Research has been conducted on the work situation of deaf persons in Japan. The history of occupation of Deaf people in Japan looks as follows:
Previously Deaf people used to work in manual labour fields, such as carpentry, hair dressing, etc. From 1963 - 1965 a law was passed that employers should hire persons with disabilities. As a consequence since 1970 more Deaf people have obtained jobs in other fields, due to the provision of interpreting services.
Deaf people currently in employment still face barriers in employment. They do receive interpreting services and subsidies for persons with disabilities and also job coaches at the new work place. We try to ensure that communication and information sharing is actually taking place at the work place.
There is a high employment rate of deaf people in Japan, there is a low retention rate. Nearly 40% of the Deaf workers at large scale companies quite within five years. The number reason for this being the atmosphere in the work place and the frequent communication breakdown. The second rason is that the wages are lower than their hearing colleagues and they work long hours. The work environments are mostly oral, which they then become isolated, which then causes stress.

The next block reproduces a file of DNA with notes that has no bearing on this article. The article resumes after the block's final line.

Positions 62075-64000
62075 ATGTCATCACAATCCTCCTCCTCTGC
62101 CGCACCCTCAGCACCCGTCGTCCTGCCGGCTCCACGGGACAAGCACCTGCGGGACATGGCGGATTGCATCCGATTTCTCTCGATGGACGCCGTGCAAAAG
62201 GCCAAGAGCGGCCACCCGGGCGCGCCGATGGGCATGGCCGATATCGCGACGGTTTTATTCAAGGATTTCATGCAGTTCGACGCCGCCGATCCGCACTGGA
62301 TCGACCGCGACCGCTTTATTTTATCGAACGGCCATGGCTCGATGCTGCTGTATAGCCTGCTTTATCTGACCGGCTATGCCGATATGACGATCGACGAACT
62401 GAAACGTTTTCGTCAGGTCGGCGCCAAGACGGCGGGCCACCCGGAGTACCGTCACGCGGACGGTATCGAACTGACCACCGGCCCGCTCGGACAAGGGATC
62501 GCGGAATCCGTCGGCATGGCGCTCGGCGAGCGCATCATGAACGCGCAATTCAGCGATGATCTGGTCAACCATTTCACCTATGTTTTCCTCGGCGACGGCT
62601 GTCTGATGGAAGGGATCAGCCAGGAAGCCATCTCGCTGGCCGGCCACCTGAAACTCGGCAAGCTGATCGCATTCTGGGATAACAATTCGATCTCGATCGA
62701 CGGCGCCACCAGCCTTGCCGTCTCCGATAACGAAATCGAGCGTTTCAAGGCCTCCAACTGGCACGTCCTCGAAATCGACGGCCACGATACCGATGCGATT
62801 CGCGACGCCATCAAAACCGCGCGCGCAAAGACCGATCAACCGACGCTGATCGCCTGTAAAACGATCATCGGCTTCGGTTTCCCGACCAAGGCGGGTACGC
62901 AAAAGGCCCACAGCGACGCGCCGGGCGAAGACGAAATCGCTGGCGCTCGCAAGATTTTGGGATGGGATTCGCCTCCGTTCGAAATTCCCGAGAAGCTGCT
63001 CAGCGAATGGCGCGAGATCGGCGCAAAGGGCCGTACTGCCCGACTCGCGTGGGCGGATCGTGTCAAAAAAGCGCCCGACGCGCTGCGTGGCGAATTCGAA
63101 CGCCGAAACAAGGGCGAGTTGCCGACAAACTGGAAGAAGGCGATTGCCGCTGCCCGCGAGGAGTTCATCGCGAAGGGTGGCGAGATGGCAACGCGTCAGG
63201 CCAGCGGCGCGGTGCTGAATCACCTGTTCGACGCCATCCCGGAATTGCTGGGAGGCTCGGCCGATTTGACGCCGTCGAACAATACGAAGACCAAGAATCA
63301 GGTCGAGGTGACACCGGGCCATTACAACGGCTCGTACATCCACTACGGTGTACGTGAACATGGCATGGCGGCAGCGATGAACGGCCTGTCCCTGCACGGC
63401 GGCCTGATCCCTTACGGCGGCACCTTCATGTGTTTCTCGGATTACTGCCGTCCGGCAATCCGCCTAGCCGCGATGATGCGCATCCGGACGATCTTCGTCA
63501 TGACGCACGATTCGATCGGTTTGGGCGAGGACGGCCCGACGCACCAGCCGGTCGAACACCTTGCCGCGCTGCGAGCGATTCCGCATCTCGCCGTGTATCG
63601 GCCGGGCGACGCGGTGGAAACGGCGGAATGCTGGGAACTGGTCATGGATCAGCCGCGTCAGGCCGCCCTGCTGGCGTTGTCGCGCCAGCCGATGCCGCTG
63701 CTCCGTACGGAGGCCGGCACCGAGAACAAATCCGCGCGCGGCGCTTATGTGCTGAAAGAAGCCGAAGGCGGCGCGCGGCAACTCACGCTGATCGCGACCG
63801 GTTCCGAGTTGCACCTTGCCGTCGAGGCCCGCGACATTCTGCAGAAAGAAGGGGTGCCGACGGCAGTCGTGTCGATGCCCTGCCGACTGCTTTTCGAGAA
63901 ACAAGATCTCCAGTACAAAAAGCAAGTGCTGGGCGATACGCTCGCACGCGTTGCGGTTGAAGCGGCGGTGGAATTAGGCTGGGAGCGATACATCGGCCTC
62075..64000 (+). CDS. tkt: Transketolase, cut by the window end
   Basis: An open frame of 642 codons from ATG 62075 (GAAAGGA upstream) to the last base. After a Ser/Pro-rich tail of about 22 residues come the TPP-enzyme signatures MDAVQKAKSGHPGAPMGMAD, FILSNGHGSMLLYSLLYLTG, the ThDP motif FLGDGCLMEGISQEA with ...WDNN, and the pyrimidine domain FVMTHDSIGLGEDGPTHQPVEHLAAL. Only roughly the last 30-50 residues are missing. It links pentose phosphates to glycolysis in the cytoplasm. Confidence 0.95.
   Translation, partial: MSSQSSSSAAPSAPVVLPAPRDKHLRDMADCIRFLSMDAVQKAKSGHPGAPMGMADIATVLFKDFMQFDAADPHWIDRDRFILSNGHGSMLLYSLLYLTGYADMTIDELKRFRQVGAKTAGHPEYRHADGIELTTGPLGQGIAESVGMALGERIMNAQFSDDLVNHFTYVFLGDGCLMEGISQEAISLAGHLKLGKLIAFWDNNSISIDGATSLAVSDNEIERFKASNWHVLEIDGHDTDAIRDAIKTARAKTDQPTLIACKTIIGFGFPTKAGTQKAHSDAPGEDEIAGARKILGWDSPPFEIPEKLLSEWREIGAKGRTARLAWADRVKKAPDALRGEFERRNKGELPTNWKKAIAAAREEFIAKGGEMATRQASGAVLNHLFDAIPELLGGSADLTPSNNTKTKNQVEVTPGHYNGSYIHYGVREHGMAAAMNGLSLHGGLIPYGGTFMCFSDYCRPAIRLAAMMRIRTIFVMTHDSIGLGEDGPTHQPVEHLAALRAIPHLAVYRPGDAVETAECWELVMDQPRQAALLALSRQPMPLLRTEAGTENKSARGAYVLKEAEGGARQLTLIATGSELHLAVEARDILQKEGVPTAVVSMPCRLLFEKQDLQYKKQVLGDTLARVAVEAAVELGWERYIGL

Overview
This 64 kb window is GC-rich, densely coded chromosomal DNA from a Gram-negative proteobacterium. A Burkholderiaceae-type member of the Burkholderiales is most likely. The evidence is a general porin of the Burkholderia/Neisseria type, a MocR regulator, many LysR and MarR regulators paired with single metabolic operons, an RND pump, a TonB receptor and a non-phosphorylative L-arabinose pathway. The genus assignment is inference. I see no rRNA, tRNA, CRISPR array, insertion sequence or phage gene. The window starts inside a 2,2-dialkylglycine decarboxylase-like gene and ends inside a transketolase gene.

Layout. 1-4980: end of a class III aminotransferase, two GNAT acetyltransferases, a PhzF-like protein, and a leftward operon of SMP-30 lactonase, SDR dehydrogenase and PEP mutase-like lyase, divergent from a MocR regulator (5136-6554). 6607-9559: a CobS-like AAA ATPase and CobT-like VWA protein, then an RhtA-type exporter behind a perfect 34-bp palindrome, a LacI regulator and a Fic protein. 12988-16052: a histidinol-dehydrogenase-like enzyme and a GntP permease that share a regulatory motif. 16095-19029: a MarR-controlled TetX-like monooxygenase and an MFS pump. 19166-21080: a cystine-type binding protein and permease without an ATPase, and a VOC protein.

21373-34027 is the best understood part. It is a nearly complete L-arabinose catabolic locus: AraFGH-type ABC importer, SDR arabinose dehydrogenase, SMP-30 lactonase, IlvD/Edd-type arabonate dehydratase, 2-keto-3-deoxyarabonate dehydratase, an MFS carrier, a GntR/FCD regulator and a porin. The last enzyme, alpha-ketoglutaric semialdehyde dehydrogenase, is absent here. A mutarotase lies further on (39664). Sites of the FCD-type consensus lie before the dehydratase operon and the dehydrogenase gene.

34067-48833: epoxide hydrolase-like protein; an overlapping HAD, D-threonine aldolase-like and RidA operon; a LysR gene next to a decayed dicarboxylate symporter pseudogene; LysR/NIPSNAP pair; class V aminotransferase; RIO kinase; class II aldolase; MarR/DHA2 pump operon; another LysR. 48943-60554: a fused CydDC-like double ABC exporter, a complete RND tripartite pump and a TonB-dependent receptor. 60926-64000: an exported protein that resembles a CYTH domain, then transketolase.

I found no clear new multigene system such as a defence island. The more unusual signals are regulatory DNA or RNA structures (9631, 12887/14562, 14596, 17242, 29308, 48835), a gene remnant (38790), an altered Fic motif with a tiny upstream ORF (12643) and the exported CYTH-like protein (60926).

The social factor at the work place is also difficult. The hearing people chat with each other, but the Deaf person can then not join in, and therefore being again isolated.
The Japanese Federation of the Deaf conducted research for three years from 2003 to 2005. We surveyed over 3000 members of the association. We hoped that with these results we can improve the situation for deaf people in the work place in Japan. We also conducted interviews with the hearing persons in the work place where the deaf persons work. Three reports were published with recommendations.
The most important recommendation is to have sign language in the work place and to have a communication friendly work place. One of the other findings is that Deaf people do complain about their situation in the work place, to make this known will actually help in better understanding and a step towards possible changes.
Next to the reports, manuals were developed for hearing people on how they can work together with deaf people. There are three important recommendations that evolved:
- It should be a work place where deaf workers can feel comfortable to consult
- Develop manuals to inform Deaf and hearing people on how to create a communication friendly work place
- UNCRPD: Japan has not ratified the UNCRPD yet, but we can use elements from the convention to implement
With having a stress free work environment for deaf workers, we will also be able to achieve equality in the work place.